‘Meet the Principal’

Bartlett receives warm welcome at FHS event

Dr. John Bartlett, new FHS principal, talks with 10th-grader Emma Helton, left, as her mom, Kristen McGuire, and sister, Taylor Helton, listen after “Meet the Principal” Thursday, Aug. 1.
Excitement and optimism led responses from parents as they left “Meet the Principal” at Farragut High School Thursday evening, Aug. 1.

“I’m glad you’re here,” Jeff Pappas, father of a FHS senior, told new principal Dr. John Bartlett during the gathering.

“We needed a new principal, and the direction you are going to take us in, we appreciate,” Pappas added. “I think the kids need to know that as well.”

“It’s going to be energizing,” parent Jeff Pinchok said. “It will bring Farragut back to the top … I’m looking forward to his tenure and longevity.”

“I’m super excited,” said Kelly Orrico, whose daughter, Kelsie, is a sophomore. “It’s a welcome change.”

About 150 parents and students gathered in FHS’s Vickie B. Wells Auditorium to learn more about Bartlett.

Last week, Bartlett said he had the opportunity to hear from faculty and students, including 450 freshmen, about what they wanted and needed.

“I made three promises and two demands,” he said. “All my students will hear this.

“When they come to school here, they will be worked and they will learn more than they ever thought they could learn. When they leave this school on a daily basis, their brains should burst. And they will be prepared because of that (challenge),” Bartlett said.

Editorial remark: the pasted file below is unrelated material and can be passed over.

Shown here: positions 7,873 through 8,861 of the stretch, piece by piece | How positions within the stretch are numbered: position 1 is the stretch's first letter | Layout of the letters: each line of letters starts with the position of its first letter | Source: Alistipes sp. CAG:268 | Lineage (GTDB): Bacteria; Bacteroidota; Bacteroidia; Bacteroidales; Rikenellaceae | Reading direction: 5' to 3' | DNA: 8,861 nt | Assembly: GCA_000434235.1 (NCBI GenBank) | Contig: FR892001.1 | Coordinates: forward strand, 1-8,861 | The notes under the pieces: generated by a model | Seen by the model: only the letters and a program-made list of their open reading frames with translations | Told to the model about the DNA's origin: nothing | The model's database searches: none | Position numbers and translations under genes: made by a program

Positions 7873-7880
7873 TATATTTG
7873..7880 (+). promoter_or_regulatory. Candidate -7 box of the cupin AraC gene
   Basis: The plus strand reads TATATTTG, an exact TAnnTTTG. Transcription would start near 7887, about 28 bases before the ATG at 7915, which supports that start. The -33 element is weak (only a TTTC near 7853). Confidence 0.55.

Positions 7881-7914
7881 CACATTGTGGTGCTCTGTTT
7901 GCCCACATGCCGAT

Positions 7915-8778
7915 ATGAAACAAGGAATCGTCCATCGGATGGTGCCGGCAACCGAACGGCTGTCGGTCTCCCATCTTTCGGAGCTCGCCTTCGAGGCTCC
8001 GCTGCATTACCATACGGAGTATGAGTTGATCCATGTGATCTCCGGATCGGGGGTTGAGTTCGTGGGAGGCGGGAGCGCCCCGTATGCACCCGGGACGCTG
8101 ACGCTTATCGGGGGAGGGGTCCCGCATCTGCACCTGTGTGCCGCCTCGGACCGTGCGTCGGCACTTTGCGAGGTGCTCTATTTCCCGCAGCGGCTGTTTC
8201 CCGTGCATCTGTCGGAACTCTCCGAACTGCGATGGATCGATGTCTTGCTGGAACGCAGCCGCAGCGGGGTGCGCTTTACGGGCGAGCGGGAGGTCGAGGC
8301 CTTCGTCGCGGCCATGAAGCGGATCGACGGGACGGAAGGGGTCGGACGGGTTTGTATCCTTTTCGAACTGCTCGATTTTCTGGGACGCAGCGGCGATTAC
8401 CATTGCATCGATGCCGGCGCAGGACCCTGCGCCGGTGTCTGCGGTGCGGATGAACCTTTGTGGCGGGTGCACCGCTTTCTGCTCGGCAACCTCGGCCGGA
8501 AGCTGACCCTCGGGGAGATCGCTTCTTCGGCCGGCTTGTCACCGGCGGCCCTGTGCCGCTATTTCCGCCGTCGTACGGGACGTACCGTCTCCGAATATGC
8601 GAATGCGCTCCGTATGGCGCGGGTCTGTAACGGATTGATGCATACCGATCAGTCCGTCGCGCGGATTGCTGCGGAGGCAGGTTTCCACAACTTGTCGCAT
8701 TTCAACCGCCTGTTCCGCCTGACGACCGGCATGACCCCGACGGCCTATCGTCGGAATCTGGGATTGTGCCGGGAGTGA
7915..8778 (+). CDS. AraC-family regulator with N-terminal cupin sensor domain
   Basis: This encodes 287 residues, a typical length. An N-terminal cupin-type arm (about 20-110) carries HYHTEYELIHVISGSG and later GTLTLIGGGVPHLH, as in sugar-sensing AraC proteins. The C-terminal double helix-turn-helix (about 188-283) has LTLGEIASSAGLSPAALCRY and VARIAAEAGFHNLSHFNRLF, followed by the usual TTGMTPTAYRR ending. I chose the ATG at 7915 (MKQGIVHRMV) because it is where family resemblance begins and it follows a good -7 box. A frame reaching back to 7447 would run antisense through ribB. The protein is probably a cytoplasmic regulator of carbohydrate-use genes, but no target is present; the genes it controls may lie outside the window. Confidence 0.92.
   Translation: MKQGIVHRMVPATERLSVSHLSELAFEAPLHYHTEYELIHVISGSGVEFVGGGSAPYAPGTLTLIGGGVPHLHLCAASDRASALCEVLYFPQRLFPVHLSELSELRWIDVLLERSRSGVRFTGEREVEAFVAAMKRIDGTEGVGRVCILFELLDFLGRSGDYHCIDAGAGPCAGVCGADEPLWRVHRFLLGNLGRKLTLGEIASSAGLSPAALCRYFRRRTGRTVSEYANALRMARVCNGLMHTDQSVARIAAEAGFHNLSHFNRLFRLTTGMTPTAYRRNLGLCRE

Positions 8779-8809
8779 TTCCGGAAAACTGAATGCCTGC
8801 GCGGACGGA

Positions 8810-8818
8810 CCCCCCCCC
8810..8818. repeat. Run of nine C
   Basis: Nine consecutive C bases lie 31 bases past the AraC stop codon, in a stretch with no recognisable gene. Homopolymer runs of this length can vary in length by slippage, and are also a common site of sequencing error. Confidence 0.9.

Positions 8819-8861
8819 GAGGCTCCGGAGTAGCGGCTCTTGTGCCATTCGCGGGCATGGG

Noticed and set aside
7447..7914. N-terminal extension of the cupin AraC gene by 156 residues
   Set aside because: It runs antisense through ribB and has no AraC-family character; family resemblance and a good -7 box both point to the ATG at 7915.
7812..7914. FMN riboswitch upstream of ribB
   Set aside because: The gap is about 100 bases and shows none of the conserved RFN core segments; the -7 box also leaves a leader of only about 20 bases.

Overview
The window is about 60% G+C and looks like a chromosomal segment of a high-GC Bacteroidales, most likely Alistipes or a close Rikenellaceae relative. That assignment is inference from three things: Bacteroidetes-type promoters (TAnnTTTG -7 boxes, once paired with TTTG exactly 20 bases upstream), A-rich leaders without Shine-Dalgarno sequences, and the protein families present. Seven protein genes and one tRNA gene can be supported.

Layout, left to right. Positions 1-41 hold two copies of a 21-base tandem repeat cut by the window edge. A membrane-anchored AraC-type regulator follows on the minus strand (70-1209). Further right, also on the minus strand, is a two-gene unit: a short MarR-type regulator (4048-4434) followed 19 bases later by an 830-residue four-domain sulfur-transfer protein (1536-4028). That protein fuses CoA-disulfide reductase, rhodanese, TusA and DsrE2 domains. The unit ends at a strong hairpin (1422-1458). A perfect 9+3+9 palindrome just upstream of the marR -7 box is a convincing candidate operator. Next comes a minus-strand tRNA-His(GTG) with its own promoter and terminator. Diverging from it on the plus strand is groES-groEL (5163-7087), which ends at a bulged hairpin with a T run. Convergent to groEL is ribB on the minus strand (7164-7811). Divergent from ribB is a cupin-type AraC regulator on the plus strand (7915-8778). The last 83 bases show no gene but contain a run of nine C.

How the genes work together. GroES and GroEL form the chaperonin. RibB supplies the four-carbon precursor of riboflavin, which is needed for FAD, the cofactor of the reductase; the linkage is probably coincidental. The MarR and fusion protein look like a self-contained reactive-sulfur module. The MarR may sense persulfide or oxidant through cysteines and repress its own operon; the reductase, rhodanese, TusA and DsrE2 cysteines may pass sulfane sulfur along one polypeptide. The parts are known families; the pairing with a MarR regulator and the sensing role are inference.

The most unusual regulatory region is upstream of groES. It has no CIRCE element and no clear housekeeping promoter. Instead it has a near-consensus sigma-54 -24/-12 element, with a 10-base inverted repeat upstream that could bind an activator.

“Another thing I promised them ... that I will treat them like I will treat my own son or daughter. They’re that important to me.”

His demands are great effort and a “fantastic, great” attitude.

Bartlett said after hearing from students, “I’m just going to jump right in. The Farragut community is hurting. Let’s be honest.”

He has scheduled a three-and-a-half-hour trauma-informed training Thursday, Aug. 22, for faculty during In-Service, looking at what trauma does to the brain, how a student reacts in a traumatic situation and how it increases depression.

Bartlett added the Aug. 22 training is the initial step in addressing mental health issues, as there will be more training later on.

Although not right away, he said, “You re going to eventually see some real education of students as to what is going on.

“We want our kids to understand what is going on in the brain,” Bartlett said. “Why? Because it demystifies anxiety.”

Additionally, he said, “There are going to be no more kids that are not known in this building.

“There’s no more invisibility,” Bartlett said. “Our job is to make sure we know every kid.

“I want every kid to hear, ‘welcome to Farragut. We’re glad you’re here. Let’s talk,’” he said. “We’ve got to do that with our teenagers.

“It’s going to take some time — Rome wasn’t built in a day — but there’s some urgency, and we’re going to go to work.

“It’s building a relationship with a student in front of us,” Bartlett said. “We have to know every student is valuable, has worth and is unique. Every one of them is gifted. They have a purpose in life. It’s our job that every student knows that.”

Academically, he said, “Farragut High School is Farragut High School … it’s not broken.

“Academically, it’s the best high school in the county,” he said. “Academically, it’s one of the top 10 high schools in the state… the results are there.”

This year, parents will see some curriculum at FHS — Pre-Advanced Placement classes.

He also is looking at keeping the number of AP classes down to two a semester, which received applause.